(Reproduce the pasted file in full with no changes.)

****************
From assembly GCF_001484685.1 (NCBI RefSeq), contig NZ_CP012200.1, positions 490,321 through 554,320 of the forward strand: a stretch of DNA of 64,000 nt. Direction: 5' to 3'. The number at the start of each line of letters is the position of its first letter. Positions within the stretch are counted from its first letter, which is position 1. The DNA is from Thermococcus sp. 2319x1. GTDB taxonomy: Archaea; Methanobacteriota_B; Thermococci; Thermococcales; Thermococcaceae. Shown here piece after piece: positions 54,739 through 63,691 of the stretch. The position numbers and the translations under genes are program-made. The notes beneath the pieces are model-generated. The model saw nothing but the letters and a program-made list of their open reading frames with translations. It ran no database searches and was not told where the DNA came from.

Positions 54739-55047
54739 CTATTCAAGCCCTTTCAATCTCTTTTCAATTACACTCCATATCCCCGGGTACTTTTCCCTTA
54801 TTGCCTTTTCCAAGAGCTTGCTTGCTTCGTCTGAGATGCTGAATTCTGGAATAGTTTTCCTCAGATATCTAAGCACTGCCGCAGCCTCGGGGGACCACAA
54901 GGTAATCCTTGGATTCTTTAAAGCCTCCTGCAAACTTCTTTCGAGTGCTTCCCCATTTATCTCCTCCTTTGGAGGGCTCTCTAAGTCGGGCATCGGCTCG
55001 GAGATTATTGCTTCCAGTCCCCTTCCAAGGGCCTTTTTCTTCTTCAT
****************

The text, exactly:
From assembly GCF_001484685.1 (NCBI RefSeq), contig NZ_CP012200.1, positions 490,321 through 554,320 of the forward strand: a stretch of DNA of 64,000 nt. Direction: 5' to 3'. The number at the start of each line of letters is the position of its first letter. Positions within the stretch are counted from its first letter, which is position 1. The DNA is from Thermococcus sp. 2319x1. GTDB taxonomy: Archaea; Methanobacteriota_B; Thermococci; Thermococcales; Thermococcaceae. Shown here piece after piece: positions 54,739 through 63,691 of the stretch. The position numbers and the translations under genes are program-made. The notes beneath the pieces are model-generated. The model saw nothing but the letters and a program-made list of their open reading frames with translations. It ran no database searches and was not told where the DNA came from.

Positions 54739-55047
54739 CTATTCAAGCCCTTTCAATCTCTTTTCAATTACACTCCATATCCCCGGGTACTTTTCCCTTA
54801 TTGCCTTTTCCAAGAGCTTGCTTGCTTCGTCTGAGATGCTGAATTCTGGAATAGTTTTCCTCAGATATCTAAGCACTGCCGCAGCCTCGGGGGACCACAA
54901 GGTAATCCTTGGATTCTTTAAAGCCTCCTGCAAACTTCTTTCGAGTGCTTCCCCATTTATCTCCTCCTTTGGAGGGCTCTCTAAGTCGGGCATCGGCTCG
55001 GAGATTATTGCTTCCAGTCCCCTTCCAAGGGCCTTTTTCTTCTTCAT